In praise of toll roads

When the mayor of a car-reliant suburban municipality calls for road tolls, you pay attention. When that mayor is Mississauga’s legendary Hazel McCallion, you sit straight up in your seat.

Marcus Gee
The Globe and Mail
April 10, 2010

Ms. McCallion told a radio reporter this week that Toronto-region leaders have to at least consider putting tolls on 400-series highways to help build better roads and transit. “Somebody’s got to pay for it,” she said.

Well, precisely. Two developments in the past month suggest the money isn’t going to come from government coffers.

The hard-pressed government of Ontario announced that it was withdrawing $4-billion of promised funding for Toronto transit, delaying the rollout of light rapid transit lines to the city’s inner suburbs. A Board of Trade report said that the average Toronto commuting time of 80 minutes put it dead last among 19 urban centres, behind even notoriously gridlocked Los Angeles.

Congestion is getting worse by the year. A report by the Organization for Economic Co-operation and Development last fall said that it is already costing $3.3-billion a year in delays and lost productivity, a figure that is bound to rise as the region grows.

Seven out of 10 Toronto commuters depend on their cars. Hopes of luring them with better mass transit are fading. Metrolinx, the regional transit agency, has a $50-billion master plan for mass transit with no clue how to pay for it.

Road tolls could help solve both problems. Traffic initially dropped by 15 per cent when London introduced a congestion toll in 2003. Trips within the congestion zone in central London sped up by 10 to 15 per cent. Stockholm saw traffic fall 20 per cent when it brought in its London-style congestion charge in 2006.

London earmarks the revenue from its tolls directly for improving roads and public transportation. Toronto could do the same. A 2008 panel on Toronto’s finances concluded that putting modest tolls on the Gardiner Expressway, the DVP and the local 400-series highways could raise $700-million a year for transit.

Motorists naturally rebel at the prospect of tolling. Already saddled with hefty gas taxes, insurance bills, licence fees, and, since 2008, the vehicle registration tax, they don’t see why they should pay for the privilege of staring at someone else’s licence plate as they edge their way through traffic every day. “You have to persuade people who pay the tolls that they are going to make the money back, through better public transit or better roads,” says University Of Alberta economist Robin Lindsey.

Unlike drivers in the United States or Europe, where tolled highways and bridges are commonplace, Canadians believe they have a God-given right to use the roads for free. Drivers who think nothing of paying a hefty parking fee to leave their car standing still for a few hours are outraged at the idea of paying when it is in motion. “It becomes cultural,” says urban thinker Lawrence Solomon. “You get used to it being free and you stop thinking critically about it.” But tolls are ultimately in the drivers’ interest.

When something is free, people tend to use it indiscriminately. The apartment dweller who pays a flat rate for electricity will keep the lights blazing and the air-conditioner humming even when he doesn’t really need them. The same goes for roads. They are a classic example of the “tragedy of the commons,” in which shepherds with free access to a common pasture destroy it through overgrazing.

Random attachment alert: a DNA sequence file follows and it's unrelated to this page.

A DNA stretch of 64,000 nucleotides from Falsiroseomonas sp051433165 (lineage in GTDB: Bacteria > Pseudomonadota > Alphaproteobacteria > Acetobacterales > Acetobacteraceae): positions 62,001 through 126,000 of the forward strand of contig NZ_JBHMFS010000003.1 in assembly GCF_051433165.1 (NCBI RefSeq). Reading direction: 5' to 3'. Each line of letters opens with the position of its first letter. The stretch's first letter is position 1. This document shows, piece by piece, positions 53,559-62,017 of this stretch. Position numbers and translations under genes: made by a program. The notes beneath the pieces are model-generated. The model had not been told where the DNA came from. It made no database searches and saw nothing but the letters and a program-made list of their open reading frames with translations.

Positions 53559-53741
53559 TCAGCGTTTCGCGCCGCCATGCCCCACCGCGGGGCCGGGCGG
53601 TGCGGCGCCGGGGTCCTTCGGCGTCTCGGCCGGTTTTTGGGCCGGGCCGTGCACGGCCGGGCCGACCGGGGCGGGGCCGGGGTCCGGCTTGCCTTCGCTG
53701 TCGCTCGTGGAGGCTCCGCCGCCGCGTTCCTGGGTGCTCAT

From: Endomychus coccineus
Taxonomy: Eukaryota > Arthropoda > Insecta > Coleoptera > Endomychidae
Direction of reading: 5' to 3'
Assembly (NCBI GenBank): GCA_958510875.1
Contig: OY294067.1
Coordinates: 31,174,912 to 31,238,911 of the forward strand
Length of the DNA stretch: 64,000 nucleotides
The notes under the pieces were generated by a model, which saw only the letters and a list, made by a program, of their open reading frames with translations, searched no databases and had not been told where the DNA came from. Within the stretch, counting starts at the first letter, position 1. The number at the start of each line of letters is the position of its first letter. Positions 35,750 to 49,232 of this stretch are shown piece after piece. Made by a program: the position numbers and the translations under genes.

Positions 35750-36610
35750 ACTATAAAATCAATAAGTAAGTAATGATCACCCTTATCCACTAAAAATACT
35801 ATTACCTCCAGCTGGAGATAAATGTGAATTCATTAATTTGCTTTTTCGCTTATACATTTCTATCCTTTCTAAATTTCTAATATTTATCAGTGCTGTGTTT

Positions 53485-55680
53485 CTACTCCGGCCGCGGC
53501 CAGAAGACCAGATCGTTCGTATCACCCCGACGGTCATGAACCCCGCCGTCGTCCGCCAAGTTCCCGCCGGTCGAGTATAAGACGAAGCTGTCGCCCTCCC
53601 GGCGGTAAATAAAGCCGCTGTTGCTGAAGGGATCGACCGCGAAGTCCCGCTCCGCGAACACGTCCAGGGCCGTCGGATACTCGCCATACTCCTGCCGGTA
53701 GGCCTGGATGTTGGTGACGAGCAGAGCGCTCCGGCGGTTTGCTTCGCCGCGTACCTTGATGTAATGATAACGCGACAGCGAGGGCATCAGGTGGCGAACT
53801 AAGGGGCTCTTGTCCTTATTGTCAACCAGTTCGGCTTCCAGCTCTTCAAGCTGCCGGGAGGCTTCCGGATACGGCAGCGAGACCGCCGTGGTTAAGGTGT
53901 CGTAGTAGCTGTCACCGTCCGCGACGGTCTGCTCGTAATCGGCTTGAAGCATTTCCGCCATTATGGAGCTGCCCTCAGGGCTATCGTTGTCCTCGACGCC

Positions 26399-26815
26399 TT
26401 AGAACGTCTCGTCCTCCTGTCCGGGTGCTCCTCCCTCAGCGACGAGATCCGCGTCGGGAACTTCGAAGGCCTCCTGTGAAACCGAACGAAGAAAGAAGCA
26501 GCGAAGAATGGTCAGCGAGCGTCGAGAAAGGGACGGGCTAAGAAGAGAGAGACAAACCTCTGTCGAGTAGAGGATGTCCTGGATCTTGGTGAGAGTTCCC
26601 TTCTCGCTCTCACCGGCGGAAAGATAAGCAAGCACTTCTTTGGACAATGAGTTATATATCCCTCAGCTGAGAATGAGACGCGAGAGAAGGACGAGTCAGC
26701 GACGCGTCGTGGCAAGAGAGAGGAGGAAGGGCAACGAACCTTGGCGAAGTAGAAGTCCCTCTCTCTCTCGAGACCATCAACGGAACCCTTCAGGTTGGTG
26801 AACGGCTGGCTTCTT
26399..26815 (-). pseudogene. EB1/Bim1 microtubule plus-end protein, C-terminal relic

Motorists, like the shepherds, consider the roads common property with no cost attached. In fact, when traffic blocks the roads, society pays an enormous cost, not just in lost productivity through congestion, but in pollution, traffic accidents and wear and tear on the roadways. The cost is borne by all taxpayers, whether they drive or not. The renter at Jane and Finch who takes the bus to work pays along with the Lexus driver from Oakville.

Put a price on driving the roads, and drivers will start changing their behaviour, travelling in off-peak hours, switching to public transit where available or making one big trip a week to the mall instead of three or four shorter trips. Those who need to get someplace fast and on time will pay the toll, as thousands of motorists do every day on Toronto’s private 407 toll way.

Bringing in pay-as-you-drive roads would, in effect, create a market in road use, replacing the Soviet-style queuing that prevails now with a system that allows motorists to buy an improved driving experience through shorter travel time.

Innovations such as global satellite positioning and in-car transponders are making road pricing easier and ultimately cheaper, turning the old toll booth with its change basket into an anachronism. Germany’s Toll Collect system calculates truck tolls with a mix of roadside sensors, GPS and cell-phone links.

Highways such as the 403 and 404 already have HOV (high-occupancy vehicle) lanes to encourage car-pooling. Those could be made into HOT (high-occupancy toll) lanes, allowing solo drivers to use them if they were prepared to pay a price.

A truly comprehensive pricing system would put tolls on every road in the city and charge according to how crowded they were and when drivers travelled them. The Gardiner westbound at 5 p.m. might cost 25 cents a kilometre, King Street downtown 10 cents. A quiet residential street at midnight might cost a tenth of a cent.

Congestion is as deadly for cities as clogged arteries are for people. Road pricing offers a plausible cure.

Read the original story here

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